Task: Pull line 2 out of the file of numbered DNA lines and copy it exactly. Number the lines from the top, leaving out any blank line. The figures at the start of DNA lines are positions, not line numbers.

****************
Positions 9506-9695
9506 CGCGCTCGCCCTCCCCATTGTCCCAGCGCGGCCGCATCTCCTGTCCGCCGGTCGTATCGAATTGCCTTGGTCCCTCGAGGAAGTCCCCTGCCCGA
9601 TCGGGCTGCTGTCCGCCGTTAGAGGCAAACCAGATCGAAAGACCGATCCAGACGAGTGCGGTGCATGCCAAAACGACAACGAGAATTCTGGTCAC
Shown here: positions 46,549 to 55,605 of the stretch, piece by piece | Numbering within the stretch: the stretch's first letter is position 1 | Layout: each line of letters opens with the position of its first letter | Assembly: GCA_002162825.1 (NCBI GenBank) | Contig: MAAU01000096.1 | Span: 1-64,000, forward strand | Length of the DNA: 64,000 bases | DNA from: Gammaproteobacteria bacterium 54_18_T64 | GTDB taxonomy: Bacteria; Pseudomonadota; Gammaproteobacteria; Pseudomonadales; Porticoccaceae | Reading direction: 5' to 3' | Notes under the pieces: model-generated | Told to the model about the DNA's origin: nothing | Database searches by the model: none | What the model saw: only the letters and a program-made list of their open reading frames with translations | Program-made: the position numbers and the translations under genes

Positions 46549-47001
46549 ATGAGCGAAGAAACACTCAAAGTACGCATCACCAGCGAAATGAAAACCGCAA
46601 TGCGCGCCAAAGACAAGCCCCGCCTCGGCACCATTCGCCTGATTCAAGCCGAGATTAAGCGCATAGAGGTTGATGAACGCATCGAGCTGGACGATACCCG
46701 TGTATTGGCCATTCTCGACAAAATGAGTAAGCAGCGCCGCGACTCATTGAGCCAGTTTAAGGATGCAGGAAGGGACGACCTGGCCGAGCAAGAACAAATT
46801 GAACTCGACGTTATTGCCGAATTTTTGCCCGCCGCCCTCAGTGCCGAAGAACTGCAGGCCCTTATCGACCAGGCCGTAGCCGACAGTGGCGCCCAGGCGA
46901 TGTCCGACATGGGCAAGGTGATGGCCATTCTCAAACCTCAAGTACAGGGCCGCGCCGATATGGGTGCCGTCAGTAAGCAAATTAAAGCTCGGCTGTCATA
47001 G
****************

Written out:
9506 CGCGCTCGCCCTCCCCATTGTCCCAGCGCGGCCGCATCTCCTGTCCGCCGGTCGTATCGAATTGCCTTGGTCCCTCGAGGAAGTCCCCTGCCCGA